I am never knowingly understood

There are times, composing this column, when I feel like King Midas's barber, the possessor of forbidden knowledge. In the barber's case, it is the knowledge that the king has ass's ears, the result of ill-advisedly judging a music competition between Pan and Apollo, as I recall. In the end, the barber digs a hole in the ground and whispers his secret into it: but secrets have a habit of coming out, and this is why, whenever the wind blows in a field of wheat, the grasses say "King Midas has ass's ears".

So I can't tell you the story about how my friend F-, a militant atheist, has started going out with a devout Catholic. "Why not?" I ask her. "This is priceless. He even has a beard." "Because," she says, "it would break -----'s heart."

“Damn and blast," I say, but hold my peace. You will hear no more about this from me. I know all too well how easy it is to steamroller the feelings
of the heartbroken. So, to lunch at the Duke for a consoling session with Kevin "the Moose" Jackson and Antonia Quirke - yes, the same, the talented radio critic of this very magazine. We are a clubbable bunch, we NS writers. The Moose is very happy, as shooting for his new vampire film, self-financed promotional material for his book Bite, has gone without a hitch. This, I gather, is unprecedented in the history of filming.

He shows me photos of the cast and crew on set and taunts me with pictures of the First Corpse, who was to have been played by me. ("He was very good," says Kevin pointedly.) I had been feeling far too dumped to get out of bed, let alone travel to Cambridge for the shoot, although at least my time in make-up would have been brief. Dieters: you can't beat a romantic disaster for weight loss.

Antonia tells a very funny story about another critic, which I can't repeat in this magazine, and I pick at my mushroom and polenta, which Kevin calls a girly dish because it doesn't have any meat in it. I think this vampire business is getting to him.

Teenage torpor

Then again, at least these people are doing something with their lives. Mine seems to have stalled. I have never been the most active person at the best of times, but, in the past couple of weeks, I have entered a state of torpor that can be rivalled only by a teenager on his holidays. I was meant to have finished writing a book by the end of October, but this isn't easy when you can barely be motivated to stare into the middle distance in an unfocused manner. Thankfully, my main job involves reading books and I can still manage to do that, interspersing duty with large chunks of Agatha Christie, whose prose style, I discover, is wildly variable - "Mrs Bantry reflected a minute and then applied an urgent conjugal elbow to her sleeping spouse", etc.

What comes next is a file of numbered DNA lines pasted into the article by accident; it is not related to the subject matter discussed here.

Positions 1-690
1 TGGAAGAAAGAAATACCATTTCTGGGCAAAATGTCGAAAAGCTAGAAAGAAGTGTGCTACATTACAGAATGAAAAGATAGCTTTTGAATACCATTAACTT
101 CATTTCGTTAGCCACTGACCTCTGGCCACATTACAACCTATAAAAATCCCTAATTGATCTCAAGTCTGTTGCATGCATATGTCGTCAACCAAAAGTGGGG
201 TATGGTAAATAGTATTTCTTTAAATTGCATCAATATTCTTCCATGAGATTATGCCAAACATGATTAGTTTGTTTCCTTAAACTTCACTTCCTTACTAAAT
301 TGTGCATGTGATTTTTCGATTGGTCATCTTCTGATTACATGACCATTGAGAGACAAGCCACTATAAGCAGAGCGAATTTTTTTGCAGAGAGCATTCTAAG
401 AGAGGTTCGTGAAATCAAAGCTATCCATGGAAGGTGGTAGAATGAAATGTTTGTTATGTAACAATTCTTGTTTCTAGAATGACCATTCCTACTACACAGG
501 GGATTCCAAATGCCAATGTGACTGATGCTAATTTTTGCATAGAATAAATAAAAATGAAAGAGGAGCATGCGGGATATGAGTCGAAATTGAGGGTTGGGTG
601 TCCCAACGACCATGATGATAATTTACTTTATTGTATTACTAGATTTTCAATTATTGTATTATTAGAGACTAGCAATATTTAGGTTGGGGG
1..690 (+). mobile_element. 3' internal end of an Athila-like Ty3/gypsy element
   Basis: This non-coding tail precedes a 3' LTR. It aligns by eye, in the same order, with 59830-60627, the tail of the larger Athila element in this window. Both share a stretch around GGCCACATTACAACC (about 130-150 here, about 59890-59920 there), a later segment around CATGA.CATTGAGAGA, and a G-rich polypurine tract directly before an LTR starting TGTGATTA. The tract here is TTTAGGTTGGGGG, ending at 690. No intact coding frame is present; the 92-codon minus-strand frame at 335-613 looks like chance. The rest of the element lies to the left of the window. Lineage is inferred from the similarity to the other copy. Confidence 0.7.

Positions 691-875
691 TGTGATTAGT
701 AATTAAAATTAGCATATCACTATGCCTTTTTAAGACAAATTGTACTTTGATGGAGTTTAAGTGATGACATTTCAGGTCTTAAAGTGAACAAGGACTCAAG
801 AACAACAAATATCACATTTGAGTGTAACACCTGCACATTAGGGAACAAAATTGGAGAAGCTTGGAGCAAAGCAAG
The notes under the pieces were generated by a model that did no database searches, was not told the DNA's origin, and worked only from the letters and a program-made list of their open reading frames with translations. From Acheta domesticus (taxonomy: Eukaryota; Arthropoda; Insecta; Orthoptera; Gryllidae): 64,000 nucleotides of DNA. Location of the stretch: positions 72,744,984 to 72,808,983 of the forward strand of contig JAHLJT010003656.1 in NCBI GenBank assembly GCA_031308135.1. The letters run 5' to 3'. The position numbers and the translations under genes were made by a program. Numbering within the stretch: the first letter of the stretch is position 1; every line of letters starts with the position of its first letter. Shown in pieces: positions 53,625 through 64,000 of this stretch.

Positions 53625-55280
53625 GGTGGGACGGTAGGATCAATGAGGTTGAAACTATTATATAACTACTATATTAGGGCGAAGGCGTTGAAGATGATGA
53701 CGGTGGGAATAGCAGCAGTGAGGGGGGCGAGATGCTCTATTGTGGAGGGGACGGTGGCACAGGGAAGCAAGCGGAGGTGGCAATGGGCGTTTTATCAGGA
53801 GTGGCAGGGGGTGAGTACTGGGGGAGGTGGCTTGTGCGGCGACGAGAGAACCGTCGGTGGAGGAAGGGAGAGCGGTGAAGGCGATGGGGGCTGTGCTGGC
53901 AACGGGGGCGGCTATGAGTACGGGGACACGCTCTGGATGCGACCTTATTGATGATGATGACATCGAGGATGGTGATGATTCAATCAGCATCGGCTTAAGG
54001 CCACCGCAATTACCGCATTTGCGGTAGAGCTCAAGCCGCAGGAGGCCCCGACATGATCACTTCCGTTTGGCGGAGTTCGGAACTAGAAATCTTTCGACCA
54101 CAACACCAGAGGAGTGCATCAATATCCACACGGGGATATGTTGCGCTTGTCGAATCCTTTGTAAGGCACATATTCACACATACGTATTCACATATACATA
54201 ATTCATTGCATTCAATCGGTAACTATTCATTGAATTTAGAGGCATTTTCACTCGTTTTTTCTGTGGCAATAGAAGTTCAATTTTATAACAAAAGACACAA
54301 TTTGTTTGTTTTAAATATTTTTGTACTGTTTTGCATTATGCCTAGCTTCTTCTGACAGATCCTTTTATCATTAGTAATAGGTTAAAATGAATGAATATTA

As if in general sympathy with the mood around the Hovel, the toaster dies. Its catching mechanism fails to catch, which seems metaphorically apt. I trudge through the rain to the customer care department of John Lewis. The toaster barely cost a tenner but it had great emotional significance (see Down and Out in London, 13 August 2009). In front of me is a West Indian woman with an exploded kettle. She has no receipt but insists that she is under divine protection. When the kettle exploded, she said, the Lord was looking after her, because there was smoke everywhere, and the flat could have caught fire, but didn't. She turns to me as if for corroboration. I forbear to mention that if the Lord was looking after her so assiduously, maybe He wouldn't have allowed the kettle to explode in the first place.

The negotiations wear on. The man at the complaints desk, who is beginning to have an air of someone trying to bail out water from a sinking boat, tries to explain that John Lewis has never sold this particular brand of kettle. The woman is not to be stopped. She buys everything from John Lewis, she says, and something about the way she says it suggests that this is on the Lord's advice. Were I an omnipotent divinity, or Apollo, or even the Gnostic demiurge, the semi-competent creator of a botched universe, I, too, would suggest that my people shop at John Lewis - which is never knowingly undersold and whose electrical goods complaints department caves in after 20 minutes of religiously themed haranguing even when you clearly haven't bought the kettle from there in the first place.

When I hand the man my toaster he tells me to pick another one of equivalent price off the shelves. I, too, have no receipt, but there is no fight left in him. I am pleased with this new toaster, until, after a week, it, too, breaks down. What next?

Nicholas Lezard is a literary critic for the Guardian and also writes for the Independent. He writes the Down and Out in London column for the New Statesman.